- What is a “Rule 49” Offer to Settle?
- September 21, 2016
- Law Firm: Perley-Robertson Hill McDougall LLP/s.r.l. - Ottawa Office
- The majority of legal cases settle before trial, and recent statistics show the number of settled cases to be as high as 95% in Ontario. This is likely due to Rule 49 of the Rules of Civil Procedure, which encourages and facilitates settlement by imposing costs consequences (payment of a portion of another party’s legal fees) on a party who fails to accept a reasonable offer.
Rule 49 was introduced in 1985 to encourage litigants to make and accept reasonable settlement offers, thus discouraging parties from using the judicial process to delay judgment and increase costs unnecessarily. To ensure that litigation ends more quickly and cost-effectively, Rule 49 is all encompassing. Rule 49 applies to offers to settle made in respect of actions, applications, counterclaims, third party claims, crossclaims and motions, and a plaintiff, defendant, applicant or respondent can serve on any other party an offer to settle one or more claims. To submit a valid Rule 49 offer to settle, some formal requirements must be met. The offer must be in writing, effectively delivered to the opposing party, and a proposal that can be construed as an offer to settle, open for acceptance and binding if accepted. If a valid offer to settle is submitted and a party fails to accept what turns out after trial to be an offer that should have been accepted before trial, significant costs consequences will be imposed.
If costs consequences result, the effect of the rule for a plaintiff’s offer is different than the effect of the rule for a defendant’s offer. Where a plaintiff makes an offer to settle that is refused and subsequently obtains a judgment that is as favourable or more favourable than the offer, unless the court orders otherwise, the plaintiff is entitled to partial costs from the outset of the lawsuit to the date the offer was served, as well as substantial costs from the date the offer was served to the end of the proceeding. Conversely, where an offer to settle made by a defendant is refused and the plaintiff subsequently obtains a judgment that is only as favourable or less favourable than the terms of the offer, unless the court orders otherwise, the plaintiff is entitled to partial costs from the outset of the lawsuit to the date the offer was served, and the defendant is entitled to partial costs from the date the offer was served to the end of the proceeding.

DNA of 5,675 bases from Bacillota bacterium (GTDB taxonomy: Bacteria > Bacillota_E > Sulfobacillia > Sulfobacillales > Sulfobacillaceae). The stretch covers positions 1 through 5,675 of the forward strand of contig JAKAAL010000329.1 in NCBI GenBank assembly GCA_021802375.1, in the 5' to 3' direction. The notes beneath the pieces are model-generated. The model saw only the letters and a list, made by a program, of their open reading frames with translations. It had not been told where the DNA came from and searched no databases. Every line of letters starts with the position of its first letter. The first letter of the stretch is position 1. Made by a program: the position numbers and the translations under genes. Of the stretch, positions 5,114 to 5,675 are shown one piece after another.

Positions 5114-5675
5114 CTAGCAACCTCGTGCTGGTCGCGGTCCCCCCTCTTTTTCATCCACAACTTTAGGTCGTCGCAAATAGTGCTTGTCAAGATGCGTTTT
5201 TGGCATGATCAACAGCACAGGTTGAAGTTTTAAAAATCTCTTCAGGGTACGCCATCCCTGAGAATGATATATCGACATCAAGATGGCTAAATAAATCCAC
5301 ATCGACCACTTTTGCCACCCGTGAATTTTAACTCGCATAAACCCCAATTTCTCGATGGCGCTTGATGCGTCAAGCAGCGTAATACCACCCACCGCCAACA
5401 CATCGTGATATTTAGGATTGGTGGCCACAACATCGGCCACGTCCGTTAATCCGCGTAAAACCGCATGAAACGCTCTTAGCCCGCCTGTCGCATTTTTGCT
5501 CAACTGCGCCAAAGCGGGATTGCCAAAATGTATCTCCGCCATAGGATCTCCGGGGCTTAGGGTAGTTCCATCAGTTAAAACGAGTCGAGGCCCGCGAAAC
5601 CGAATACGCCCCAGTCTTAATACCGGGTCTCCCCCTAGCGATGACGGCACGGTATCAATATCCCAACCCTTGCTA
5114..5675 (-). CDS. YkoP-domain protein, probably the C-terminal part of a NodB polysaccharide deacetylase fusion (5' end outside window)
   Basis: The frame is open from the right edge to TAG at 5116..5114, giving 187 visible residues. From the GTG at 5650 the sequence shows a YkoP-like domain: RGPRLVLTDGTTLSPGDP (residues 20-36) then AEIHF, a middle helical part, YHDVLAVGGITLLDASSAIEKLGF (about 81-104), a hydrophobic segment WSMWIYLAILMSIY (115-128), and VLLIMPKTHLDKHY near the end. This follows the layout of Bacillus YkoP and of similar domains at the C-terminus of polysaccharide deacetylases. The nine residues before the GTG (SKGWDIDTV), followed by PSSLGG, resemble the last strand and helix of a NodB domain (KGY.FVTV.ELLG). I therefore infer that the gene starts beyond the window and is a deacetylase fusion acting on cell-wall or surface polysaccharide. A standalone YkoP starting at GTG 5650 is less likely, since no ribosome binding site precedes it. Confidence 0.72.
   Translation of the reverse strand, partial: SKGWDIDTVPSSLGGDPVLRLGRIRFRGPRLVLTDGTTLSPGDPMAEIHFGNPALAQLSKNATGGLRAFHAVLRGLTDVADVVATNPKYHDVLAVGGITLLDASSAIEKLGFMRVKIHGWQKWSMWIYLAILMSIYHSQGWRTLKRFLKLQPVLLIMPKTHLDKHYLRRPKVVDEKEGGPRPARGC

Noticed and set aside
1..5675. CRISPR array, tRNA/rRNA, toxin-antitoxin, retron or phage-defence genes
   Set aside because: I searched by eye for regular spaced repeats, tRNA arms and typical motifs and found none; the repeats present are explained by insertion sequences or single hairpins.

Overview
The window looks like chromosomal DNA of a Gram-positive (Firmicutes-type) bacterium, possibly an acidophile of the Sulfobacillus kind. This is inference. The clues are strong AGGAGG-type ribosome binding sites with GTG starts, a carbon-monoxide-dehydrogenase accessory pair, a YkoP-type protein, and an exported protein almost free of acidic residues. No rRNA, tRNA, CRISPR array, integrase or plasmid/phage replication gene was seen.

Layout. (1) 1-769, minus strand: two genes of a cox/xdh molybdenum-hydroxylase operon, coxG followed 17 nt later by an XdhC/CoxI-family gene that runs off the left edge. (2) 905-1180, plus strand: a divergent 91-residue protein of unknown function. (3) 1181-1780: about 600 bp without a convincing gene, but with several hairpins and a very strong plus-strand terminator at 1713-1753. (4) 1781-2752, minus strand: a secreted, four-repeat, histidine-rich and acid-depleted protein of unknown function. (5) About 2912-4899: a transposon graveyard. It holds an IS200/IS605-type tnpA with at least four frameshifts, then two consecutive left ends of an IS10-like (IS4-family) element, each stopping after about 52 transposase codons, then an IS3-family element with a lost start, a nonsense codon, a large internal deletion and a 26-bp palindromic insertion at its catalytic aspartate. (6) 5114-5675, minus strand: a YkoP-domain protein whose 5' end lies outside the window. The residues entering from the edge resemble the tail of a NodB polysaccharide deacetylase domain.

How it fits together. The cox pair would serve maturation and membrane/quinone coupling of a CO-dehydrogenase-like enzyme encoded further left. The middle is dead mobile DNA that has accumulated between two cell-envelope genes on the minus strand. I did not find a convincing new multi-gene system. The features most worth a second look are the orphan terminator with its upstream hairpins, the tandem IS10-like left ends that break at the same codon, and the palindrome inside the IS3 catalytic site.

Due to the fact that settlements are commonly encountered in a litigation process at various stages of the matter, it is important to seek the advice of legal counsel to balance the interest in getting a settlement and achieving or avoiding costs consequences.